Eelgrass is one of the most important plants in the bay. It cleans water, nurtures fish and shellfish, absorbs climate-warming carbon, produces oxygen and acts as a natural buffer for the coastline during storm events. In short, eelgrass is a powerful force for good in Buzzards Bay so increasing this saltwater plant pays a substantial return on effort.
Two years ago, the Buzzards Bay Coalition in partnership with the town of Falmouth organized an effort to replace 41 conventional boat moorings in West Falmouth Harbor with conservation moorings. Conservation moorings don’t have a chain that lies on the seafloor and scrapes and kills eelgrass as a boat’s position moves in concert with wind and tide.
This year a local family foundation, The Richard and Susan Smith Family Foundation, have stepped forward with a gift to allow West Falmouth to add ten more conservation moorings. With 51 total moorings, West Falmouth’s outer harbor likely has one of the highest concentrations of conservation moorings in the Bay.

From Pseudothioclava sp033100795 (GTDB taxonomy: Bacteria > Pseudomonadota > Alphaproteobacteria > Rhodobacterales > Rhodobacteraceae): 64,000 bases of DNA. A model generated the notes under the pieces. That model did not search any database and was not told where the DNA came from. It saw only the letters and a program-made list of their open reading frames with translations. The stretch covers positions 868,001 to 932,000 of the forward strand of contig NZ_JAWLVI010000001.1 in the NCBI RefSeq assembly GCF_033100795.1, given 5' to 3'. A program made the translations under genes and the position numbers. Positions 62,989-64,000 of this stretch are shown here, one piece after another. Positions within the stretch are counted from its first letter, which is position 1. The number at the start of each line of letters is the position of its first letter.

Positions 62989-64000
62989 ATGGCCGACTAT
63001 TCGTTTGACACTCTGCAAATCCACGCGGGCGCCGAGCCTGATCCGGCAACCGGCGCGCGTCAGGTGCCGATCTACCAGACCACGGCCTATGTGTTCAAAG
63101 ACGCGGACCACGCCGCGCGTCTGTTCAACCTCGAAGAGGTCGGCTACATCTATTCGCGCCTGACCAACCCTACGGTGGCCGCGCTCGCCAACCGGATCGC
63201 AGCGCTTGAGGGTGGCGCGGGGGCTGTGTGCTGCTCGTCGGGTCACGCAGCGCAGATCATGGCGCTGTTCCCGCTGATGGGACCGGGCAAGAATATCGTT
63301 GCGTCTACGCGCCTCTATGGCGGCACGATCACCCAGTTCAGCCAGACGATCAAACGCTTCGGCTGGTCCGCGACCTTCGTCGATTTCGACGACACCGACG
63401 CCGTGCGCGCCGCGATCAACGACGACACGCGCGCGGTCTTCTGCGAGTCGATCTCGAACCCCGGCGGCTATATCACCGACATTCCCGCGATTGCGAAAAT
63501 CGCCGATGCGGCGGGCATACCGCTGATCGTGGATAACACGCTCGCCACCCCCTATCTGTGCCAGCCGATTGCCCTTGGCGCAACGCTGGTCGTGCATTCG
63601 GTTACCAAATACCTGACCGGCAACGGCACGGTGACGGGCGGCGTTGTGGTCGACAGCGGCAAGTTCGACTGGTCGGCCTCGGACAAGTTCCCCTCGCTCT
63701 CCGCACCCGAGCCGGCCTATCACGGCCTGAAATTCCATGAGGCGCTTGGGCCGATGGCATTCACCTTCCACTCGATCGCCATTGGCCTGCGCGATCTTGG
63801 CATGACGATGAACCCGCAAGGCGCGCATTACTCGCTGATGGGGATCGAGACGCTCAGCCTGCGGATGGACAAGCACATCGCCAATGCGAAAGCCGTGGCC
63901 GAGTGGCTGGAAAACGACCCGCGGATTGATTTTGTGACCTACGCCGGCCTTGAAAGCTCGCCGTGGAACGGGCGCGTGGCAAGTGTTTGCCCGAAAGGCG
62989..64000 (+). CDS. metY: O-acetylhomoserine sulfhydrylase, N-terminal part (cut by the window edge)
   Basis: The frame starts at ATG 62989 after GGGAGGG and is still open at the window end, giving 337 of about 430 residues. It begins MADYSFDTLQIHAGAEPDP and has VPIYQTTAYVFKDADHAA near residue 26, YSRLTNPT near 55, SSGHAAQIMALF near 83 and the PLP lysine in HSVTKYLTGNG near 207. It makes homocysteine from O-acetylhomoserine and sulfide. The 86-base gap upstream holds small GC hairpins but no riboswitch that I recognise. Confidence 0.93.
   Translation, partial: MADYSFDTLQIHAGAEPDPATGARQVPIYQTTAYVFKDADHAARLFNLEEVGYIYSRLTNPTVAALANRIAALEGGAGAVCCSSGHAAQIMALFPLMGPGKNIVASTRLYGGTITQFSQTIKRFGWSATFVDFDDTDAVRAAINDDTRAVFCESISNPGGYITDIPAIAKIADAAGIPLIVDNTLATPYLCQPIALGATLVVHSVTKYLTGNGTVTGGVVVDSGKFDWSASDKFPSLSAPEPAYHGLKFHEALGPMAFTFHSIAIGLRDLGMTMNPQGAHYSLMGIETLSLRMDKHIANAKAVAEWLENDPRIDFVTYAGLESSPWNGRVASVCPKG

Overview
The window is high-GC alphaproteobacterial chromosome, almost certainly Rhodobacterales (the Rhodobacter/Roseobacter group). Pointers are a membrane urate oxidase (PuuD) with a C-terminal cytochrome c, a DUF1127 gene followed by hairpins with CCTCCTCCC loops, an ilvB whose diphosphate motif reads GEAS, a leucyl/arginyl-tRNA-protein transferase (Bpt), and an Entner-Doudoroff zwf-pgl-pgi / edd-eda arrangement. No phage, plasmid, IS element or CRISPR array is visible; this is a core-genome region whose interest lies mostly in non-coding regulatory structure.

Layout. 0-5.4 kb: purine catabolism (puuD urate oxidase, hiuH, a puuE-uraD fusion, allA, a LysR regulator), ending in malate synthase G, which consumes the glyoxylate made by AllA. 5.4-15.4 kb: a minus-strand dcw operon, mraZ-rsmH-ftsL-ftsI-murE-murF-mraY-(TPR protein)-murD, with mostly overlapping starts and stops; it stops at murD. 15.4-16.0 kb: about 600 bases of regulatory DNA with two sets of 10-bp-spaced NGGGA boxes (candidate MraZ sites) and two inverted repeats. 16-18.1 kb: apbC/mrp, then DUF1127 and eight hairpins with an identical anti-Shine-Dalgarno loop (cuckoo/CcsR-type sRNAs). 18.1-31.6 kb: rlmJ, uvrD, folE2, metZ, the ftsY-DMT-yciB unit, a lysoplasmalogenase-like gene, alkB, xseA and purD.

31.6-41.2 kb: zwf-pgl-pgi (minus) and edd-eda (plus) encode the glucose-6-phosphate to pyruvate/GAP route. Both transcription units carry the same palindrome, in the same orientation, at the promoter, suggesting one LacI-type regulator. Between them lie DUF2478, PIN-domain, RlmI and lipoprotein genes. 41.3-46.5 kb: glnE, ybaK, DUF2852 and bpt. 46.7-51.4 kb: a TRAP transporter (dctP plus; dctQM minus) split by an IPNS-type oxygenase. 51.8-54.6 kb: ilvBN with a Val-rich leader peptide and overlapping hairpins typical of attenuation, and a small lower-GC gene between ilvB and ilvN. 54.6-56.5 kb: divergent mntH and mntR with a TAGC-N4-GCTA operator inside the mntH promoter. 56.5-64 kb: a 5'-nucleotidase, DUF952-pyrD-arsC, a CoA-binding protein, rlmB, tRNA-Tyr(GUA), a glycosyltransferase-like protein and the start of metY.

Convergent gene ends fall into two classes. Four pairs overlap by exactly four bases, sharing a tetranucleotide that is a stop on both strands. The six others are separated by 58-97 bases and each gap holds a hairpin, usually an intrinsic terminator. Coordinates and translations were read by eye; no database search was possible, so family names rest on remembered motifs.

Using the Division of Marine Fisheries protocols, scientists from the Woods Hole Oceanographic Institution will be monitoring the eelgrass in the harbor through 2024 to record eelgrass recovery within the old mooring scar.
The conservation moorings project is part of a larger effort by the Buzzards Bay Coalition to restore West Falmouth Harbor. The organization has been facilitating the installation of nitrogen-reducing septic systems in environmentally sensitive areas and has worked to conserve forests and salt marshes around the harbor.
The additional 10 moorings will be installed this May as the bay opens up for another season of recreational boating. It will be exciting to see the effect of these new moorings and other clean water efforts on water quality in West Falmouth harbor.